'Pretty in Pink' Director Shares the Secret Formula For Coming-of-Age Films
Not every old movie is worthy of a #tbt. Xanadu, for instance—an unmistakable throwback, sure, but a #tbt? I think not. If 48 months of thumbing through velour-clad Raven-Symoné and a chillingly baby-faced Britney Spears have taught me anything it’s that—no, Xanadu is not worthy of a #tbt. You’re better off just throwing it—anywhere, really—than throwing back to it. Which brings me to Pretty in Pink.
Hard to believe now, drowning as we all are in a sea of coming-of-age films, but when Pretty in Pink came out in 1986, it was one of the first of its kind. Long before Virgin Suicides taught us that lethargy and nighties could be cool and Jennifer Love Hewitt gave us face dysmorphia, long before Clueless taught us to seductively furrow our eyebrows and Wes Anderson made a case for sepia-toned everything, a lip-biting, slightly taciturn and sheepish redheaded Molly Ringwald held boys and girls everywhere rapt.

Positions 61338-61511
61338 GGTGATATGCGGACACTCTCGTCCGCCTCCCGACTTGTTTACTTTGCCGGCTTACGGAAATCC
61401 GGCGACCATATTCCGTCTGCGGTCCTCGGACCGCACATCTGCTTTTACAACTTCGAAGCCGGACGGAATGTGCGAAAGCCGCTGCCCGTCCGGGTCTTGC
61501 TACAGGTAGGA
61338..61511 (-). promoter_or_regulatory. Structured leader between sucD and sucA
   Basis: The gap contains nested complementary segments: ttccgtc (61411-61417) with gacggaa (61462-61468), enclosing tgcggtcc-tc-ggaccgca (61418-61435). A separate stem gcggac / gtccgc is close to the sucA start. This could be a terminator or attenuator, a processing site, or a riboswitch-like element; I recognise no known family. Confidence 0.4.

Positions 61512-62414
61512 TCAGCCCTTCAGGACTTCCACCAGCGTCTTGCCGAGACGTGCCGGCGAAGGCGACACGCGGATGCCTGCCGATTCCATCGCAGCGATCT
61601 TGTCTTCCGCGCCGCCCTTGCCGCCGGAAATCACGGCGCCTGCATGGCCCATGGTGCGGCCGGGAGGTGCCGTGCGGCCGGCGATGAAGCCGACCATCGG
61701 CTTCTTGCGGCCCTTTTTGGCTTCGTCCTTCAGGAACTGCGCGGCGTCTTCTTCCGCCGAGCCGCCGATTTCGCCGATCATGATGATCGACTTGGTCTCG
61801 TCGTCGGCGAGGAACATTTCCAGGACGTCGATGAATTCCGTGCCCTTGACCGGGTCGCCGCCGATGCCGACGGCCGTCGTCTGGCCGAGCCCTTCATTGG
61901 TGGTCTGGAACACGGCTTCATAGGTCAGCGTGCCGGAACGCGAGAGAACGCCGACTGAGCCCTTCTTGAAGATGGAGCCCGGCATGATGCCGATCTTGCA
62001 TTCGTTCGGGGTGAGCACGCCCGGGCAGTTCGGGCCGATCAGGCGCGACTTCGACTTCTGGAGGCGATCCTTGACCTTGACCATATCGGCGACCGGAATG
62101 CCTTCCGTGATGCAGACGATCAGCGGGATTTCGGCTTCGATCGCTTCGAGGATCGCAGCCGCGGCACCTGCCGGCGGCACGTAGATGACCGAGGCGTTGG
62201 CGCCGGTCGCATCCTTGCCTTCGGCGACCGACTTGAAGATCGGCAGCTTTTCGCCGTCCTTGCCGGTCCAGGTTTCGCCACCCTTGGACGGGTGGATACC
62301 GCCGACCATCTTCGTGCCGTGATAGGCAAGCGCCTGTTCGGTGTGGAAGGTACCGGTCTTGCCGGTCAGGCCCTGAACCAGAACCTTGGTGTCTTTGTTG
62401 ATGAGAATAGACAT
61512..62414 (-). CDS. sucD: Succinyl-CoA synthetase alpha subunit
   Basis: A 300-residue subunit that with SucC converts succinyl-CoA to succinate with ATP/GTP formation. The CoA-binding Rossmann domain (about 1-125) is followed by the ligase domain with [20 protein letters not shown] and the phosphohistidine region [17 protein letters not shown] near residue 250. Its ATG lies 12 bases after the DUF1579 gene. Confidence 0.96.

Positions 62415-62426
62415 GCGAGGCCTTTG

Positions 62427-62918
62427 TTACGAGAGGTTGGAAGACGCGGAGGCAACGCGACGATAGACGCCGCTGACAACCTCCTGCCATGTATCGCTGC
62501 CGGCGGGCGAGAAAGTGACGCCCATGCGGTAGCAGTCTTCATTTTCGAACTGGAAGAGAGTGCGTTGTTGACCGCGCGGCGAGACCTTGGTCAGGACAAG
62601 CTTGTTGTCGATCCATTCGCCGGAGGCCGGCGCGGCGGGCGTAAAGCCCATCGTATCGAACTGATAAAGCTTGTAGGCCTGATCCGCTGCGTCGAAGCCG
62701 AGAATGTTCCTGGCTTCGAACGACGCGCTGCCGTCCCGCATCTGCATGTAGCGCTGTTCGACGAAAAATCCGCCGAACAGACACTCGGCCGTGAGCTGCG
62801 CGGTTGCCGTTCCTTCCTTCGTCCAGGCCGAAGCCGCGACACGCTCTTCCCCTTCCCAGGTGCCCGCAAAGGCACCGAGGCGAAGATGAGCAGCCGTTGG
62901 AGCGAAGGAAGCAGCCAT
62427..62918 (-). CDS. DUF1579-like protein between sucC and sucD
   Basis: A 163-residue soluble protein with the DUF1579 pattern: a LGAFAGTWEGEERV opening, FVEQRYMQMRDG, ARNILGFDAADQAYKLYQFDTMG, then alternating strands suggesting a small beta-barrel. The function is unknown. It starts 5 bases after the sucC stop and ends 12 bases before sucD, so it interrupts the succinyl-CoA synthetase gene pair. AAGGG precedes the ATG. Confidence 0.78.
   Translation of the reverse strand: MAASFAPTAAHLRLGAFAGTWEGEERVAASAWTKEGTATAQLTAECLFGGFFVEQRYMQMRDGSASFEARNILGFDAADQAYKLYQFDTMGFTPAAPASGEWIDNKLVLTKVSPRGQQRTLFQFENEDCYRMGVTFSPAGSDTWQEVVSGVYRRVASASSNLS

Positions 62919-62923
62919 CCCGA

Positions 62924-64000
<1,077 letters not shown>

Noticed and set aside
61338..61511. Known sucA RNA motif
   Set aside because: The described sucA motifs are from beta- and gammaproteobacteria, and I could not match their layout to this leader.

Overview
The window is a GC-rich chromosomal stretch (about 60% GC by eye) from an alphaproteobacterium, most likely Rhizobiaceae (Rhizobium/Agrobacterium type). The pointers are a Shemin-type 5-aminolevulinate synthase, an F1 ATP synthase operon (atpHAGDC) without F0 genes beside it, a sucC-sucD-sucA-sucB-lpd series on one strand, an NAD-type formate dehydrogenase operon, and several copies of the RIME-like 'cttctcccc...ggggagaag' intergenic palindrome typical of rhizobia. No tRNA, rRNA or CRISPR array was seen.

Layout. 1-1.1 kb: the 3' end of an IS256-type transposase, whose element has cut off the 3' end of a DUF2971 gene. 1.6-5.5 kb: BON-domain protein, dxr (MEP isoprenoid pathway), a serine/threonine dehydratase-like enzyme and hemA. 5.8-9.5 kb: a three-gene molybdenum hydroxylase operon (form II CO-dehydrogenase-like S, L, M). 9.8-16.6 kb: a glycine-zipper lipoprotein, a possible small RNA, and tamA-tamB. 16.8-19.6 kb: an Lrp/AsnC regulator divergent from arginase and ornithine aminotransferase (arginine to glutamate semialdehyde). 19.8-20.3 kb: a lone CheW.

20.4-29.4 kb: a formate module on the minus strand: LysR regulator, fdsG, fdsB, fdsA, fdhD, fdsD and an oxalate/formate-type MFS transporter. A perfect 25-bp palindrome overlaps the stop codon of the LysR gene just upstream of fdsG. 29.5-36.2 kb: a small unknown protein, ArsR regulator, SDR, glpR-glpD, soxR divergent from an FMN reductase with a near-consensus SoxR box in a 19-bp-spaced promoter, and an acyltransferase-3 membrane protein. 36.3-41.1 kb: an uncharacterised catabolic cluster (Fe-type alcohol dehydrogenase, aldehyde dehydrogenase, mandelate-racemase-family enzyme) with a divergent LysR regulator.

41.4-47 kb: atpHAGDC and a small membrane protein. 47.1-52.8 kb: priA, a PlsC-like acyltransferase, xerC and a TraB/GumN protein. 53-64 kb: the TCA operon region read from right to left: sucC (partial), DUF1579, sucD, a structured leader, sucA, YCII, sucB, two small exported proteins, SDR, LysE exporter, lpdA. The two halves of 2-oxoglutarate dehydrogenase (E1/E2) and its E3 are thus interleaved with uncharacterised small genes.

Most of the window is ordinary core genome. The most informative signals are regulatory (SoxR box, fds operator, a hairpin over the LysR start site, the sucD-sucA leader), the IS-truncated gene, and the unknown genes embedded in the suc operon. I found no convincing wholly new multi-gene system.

And it’s in good company too; Pretty in Pink, along with Ferris Bueller’s Day Off, The Breakfast Club, Sixteen Candles, all Home Alone movies, and Curly Sue were all written by the brilliant John Hughes, and went on to spawn a panoply of likeminded films. Yet it’s the myriad coming-of-age films that followed that have almost eclipsed the genius of Pretty in Pink.
At first glance, it’s all poufy hair, freckles, and unspeakable turns of phrase like “I’m off like a dirty shirt.” Peel back the pink tulle curtain, however, and you’ll find a remarkably nuanced film—one rife with tropes and quandaries so timeless that it continues to resonate today. And like a fine bottle of balsamic vinaigrette, it’s only gotten better with age—and is now, unsurprisingly, consecrated in the esteemed category of #TBT.
John Hughes may have written the storyline, but there’s only one man who brought Hughes’ vision to life—and that man is director Howie Deutsch. In the wake of Pretty in Pink’s 30th anniversary, we talked to Mr. Deutsch about the film that jumpstarted his career, how it feels watching it 30 years later, and why changing the ending was so critical to the success of the film.